Location, demand, economy
The best way of knowing the true value of your house is to have an independent valuer to give you a valuation. They are skilled professionals who are legally liable for their services and have no financial interest in the sale. You can use this valuation against the appraisals given by the agents you are considering hiring to see how accurate the agents have been in their assessments. A good agent should be well aware of what similar houses in your area have sold for in recent months and can also access market analysis information that gives data on local properties that have sold or failed to sell, including the asking prices. Ask your agent to go through this information (usually called a Comparative Market Analysis) with you to show how they have arrived at the price they are suggesting. The agent (and therefore you) will also need to consider market conditions in terms of buyer demand, interest rates, inflation rates and any other factors affecting the economy. If changes in the economy are influencing the way people are spending, the property market is likely to be effected in some way. Your potential buyers too, should also have a fair knowledge of your house’s worth, probably having seen every other house for sale in the area. Be aware however that it is in their interest to get it a lower price; so don’t feel pressured into accepting a low offer.
Word of Advice: It is likely that you will receive varying recommended prices from the agents you invite to make appraisals. Don’t immediately take on the agent who gives you the highest price. Some agents use this as a tactic to attract more business, however if you list your house at an over valued price, it may lose you valuable time in making the sale. In the meantime, you may get desperate enough to drop your price thus giving the dishonest agent the fee for a sale that could have been made months ago by the fair practicing agent.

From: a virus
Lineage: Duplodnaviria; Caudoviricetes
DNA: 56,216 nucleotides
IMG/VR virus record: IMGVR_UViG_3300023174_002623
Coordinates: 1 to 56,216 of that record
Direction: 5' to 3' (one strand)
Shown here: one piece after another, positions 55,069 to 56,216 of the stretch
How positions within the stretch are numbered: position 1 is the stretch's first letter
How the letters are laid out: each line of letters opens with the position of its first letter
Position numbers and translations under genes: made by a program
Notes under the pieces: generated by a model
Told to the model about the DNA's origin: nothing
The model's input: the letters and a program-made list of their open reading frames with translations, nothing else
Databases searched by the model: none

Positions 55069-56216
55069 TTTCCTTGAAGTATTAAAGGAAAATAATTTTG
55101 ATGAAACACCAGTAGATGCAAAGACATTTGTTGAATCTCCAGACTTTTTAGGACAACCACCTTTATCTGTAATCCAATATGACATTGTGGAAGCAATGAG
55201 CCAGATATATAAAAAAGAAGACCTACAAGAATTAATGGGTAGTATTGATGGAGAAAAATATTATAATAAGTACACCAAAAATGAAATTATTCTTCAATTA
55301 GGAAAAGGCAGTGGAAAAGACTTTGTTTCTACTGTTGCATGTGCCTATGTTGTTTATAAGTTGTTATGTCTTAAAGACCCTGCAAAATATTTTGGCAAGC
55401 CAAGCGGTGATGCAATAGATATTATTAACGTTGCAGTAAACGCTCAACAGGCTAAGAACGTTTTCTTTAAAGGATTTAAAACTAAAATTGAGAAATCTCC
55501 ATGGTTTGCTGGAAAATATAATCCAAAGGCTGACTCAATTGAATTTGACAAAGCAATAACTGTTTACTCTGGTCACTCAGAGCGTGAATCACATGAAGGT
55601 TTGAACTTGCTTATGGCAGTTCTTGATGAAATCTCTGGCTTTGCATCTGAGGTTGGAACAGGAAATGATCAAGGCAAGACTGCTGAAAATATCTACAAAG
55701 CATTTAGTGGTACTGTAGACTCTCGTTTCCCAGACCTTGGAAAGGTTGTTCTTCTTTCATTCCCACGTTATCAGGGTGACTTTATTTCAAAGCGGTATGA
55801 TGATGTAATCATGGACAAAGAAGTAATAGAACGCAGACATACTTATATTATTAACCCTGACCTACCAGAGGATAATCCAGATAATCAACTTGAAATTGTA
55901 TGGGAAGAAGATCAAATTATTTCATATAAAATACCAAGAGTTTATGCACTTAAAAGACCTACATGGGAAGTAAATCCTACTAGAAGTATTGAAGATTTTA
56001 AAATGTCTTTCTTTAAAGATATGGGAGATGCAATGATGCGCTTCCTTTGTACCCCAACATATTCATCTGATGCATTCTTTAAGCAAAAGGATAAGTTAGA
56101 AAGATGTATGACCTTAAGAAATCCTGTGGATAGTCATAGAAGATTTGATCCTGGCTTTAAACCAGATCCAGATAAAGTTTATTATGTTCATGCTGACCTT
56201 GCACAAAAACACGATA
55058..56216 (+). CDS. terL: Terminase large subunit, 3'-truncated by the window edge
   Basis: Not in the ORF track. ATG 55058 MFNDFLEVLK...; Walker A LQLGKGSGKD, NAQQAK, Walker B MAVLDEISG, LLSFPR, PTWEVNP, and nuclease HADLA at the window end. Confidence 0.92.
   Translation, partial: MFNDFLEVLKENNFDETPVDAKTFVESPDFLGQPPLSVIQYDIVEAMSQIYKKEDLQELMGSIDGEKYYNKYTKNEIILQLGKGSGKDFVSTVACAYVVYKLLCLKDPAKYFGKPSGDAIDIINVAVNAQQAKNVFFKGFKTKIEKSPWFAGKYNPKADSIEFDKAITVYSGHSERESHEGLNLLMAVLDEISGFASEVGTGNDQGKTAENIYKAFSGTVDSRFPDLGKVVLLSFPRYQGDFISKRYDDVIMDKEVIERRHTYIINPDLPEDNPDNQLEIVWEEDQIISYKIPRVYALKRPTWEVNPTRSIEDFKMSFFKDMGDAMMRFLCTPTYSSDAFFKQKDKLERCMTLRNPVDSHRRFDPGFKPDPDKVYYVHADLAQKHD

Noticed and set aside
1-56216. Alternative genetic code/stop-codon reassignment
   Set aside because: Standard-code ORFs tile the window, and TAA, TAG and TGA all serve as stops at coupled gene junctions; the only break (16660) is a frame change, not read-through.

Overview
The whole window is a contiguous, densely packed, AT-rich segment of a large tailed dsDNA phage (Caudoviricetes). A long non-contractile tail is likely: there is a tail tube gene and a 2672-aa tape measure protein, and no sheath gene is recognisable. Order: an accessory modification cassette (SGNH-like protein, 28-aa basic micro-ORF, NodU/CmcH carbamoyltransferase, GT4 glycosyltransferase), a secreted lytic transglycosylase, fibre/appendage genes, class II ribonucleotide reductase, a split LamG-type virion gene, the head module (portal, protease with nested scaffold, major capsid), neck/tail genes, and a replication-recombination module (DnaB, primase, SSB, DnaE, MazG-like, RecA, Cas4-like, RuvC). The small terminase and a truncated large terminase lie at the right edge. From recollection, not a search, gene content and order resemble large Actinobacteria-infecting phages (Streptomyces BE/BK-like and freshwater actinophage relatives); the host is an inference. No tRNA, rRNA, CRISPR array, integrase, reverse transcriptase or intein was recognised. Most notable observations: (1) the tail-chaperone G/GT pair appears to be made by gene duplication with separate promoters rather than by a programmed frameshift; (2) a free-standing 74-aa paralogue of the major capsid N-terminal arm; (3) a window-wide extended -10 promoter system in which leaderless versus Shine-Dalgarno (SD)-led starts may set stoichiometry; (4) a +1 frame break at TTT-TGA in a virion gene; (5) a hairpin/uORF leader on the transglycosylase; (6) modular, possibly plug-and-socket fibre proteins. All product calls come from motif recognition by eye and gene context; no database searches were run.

Aim for the right buyers
Once you have set the price for your house you need to aim to attract the buyers who are able to afford it. Some techniques may attract many people to view your home, but this does not necessarily mean they are the right people. For example, if your agent has listed your house in a price range which begins much lower than its true value (say from $300,000 when it is worth 350,000), the people who will be interested will be those hoping to pay only the lower amount. If you only have offers for the lower amount, you may eventually be persuaded to accept a much lower offer than you could have received if you had aimed at people who can afford the full price (or more). Remember that attracting more viewers may give you more offers, but if you want to sell your house for what it’s worth you need to aim for people able to pay your price or above. Quality is certainly better than quantity when it comes to finding potential buyers. If you have a good agent and trust them to get you the highest possible price, be patient and wait for an offer you will be happy with.
What’s my profit?
Once you have a good idea of what your asking (or reserve) price will be, it’s time to sit down and do the figures. You will want to have as accurate an idea as possible what you’ll have left after everyone has been paid. Start with the lowest price you are willing to accept (though hopefully you will receive more than this) and take away the agent’s commission, advertising and marketing costs, conveyancing fees, improvement costs and moving and relocation expenses. If you intend to pay off your mortgage or another loan take away this amount too. If you are buying elsewhere, there’ll be many more expenses to take off as well, including the price of your new house, stamp duty, surveyors fees, conveyancing and so on.